By Omar Bah
Daniel Emmanuel Joof, the Chairperson of the National Human Rights Commission, has said for the Gambia to achieve its #NeverAgain slogan, the current government must not do anything similar to the way of the past regime.
The Human rights lawyer said: “If the Gambia is to have any chance of moving forward and avoid what happened under Yahya ,the government must among other things make sure they don’t attempt to interfere with things like the Judiciary and the human rights commission.”
He said another way to break with the past is for government to institute an anti-corruption commission and empower the media. “We also need a thorough security sector reform. We have lot of work to do as Gambians,” he said in a Standard exclusive Monday.
He added: “I think the government should also be very serious about the youths because if you have a youthful population of 65% you should create the conducive environment for them. Just removing Jammeh is not enough. We must do more to rebuild our country.”
Commenting further, Joof who also chaired the Faraba Banta Commission said inasmuch as Gambians would want to hold the authorities accountable, we should also individually hold ourselves accountable.
“We must also understand our duties and responsibilities. We are very good at making complaints but let us try and do things honestly and transparently in our own ways before holding our government to account,” he noted.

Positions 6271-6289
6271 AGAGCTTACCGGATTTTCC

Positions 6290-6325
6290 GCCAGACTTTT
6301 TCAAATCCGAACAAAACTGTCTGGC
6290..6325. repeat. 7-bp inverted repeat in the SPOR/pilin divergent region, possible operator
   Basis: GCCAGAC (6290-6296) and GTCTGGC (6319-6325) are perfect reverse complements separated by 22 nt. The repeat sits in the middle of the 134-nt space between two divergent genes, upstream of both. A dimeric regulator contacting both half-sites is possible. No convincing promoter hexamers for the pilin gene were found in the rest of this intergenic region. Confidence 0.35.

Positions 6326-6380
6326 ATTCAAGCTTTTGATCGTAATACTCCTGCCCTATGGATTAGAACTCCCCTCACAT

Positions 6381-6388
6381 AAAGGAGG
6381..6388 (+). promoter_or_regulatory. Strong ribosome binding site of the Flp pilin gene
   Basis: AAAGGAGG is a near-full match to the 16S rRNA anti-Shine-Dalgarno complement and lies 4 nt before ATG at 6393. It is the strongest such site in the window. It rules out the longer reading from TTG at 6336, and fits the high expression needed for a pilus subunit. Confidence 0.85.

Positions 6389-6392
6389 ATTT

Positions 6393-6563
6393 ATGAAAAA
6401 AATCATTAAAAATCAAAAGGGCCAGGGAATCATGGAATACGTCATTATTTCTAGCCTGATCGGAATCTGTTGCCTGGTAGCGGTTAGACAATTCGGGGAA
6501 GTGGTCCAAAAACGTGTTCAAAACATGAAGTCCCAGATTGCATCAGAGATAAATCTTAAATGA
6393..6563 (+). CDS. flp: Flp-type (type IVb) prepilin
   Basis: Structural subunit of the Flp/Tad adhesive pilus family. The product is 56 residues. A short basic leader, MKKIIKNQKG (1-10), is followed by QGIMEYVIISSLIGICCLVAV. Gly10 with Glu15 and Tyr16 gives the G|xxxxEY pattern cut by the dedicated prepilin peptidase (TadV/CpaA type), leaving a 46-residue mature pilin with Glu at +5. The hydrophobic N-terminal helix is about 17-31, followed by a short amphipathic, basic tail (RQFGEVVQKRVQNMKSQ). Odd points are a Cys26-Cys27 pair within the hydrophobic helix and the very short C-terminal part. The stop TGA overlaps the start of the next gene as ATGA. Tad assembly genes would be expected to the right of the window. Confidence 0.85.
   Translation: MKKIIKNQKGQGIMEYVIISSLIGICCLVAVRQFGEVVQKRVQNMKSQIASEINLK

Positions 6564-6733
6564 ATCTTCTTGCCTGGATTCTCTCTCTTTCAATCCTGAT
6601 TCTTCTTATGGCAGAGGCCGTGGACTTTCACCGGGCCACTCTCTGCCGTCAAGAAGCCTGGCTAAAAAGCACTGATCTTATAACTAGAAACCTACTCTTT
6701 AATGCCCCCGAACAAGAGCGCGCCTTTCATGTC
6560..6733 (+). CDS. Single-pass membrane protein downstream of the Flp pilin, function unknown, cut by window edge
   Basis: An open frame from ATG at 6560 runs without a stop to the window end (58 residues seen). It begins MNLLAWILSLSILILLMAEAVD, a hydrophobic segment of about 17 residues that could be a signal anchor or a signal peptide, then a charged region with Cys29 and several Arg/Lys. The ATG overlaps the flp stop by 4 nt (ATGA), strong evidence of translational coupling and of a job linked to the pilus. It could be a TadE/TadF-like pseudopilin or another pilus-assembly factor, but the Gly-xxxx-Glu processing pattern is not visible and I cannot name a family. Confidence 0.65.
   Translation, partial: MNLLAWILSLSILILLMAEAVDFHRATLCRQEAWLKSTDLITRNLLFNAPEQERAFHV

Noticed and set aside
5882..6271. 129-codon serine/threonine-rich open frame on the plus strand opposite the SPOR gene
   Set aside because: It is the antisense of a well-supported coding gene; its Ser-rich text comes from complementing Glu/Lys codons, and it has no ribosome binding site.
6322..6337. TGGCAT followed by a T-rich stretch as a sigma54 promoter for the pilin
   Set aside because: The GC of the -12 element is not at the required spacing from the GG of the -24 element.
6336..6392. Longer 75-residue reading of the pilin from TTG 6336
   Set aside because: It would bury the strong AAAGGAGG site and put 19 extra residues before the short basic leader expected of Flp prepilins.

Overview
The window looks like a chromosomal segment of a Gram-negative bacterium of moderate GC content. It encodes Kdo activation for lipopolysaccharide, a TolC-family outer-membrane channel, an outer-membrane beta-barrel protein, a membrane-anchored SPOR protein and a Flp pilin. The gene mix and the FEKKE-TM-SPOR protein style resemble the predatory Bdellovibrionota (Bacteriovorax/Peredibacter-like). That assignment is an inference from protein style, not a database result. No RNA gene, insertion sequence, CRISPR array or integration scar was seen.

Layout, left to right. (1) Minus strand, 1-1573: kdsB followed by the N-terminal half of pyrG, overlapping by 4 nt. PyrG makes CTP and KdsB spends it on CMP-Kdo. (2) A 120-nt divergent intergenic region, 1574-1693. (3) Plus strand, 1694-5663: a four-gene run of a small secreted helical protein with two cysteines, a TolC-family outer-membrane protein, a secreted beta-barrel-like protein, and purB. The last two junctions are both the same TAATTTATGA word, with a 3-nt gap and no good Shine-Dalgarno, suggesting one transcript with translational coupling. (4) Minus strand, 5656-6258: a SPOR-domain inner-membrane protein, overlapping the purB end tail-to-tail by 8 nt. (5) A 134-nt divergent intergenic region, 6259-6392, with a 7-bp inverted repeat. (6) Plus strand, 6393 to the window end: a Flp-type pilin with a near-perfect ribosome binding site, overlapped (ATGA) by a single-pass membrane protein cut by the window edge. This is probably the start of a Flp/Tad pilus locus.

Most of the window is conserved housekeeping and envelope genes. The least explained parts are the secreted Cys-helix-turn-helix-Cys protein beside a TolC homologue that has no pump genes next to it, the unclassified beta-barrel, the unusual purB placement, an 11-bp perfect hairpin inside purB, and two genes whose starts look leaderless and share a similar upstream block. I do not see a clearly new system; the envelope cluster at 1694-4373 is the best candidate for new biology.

Human rights commission
Joof said the Human Rights Commission is independent and permanent, disclosing further that the Commission has already started work on a very broad mandate to promote and protect human rights, investigate and even advise the government on human rights issues.
“We receive complaints and seek remedial reliefs for human rights violations. Recently we have been in all the regions in the Gambia raising awareness on our mandate and in the long run we are even going to have offices in all these regions. The overall aim is for the Commission to install a culture of rule of law, justice and peace in this country,” he said
He revealed that the commission has the powers to investigate and visit detention centers to see whether people are detained according to law or whether their conditions are humane without taking permission. “And this involves police cells and we even have powers to protect whistle blowers”.
The Commission, he added, has already recruited legal officers and investigators.
Joof further disclosed that the Commission is continuing its investigation into the death of Ousman Darboe, the Sierra Leonean who was allegedly tortured by the anti-crime unit.
On Haruna Jatta’s case, Joof said the Commission is trying to settle down and that all those cases will be looked into.
“The Haruna Jatta incident happened before we came. It is a process and there is lot of work we are going to do. The expectation is high but we cannot just do everything right now,” he added.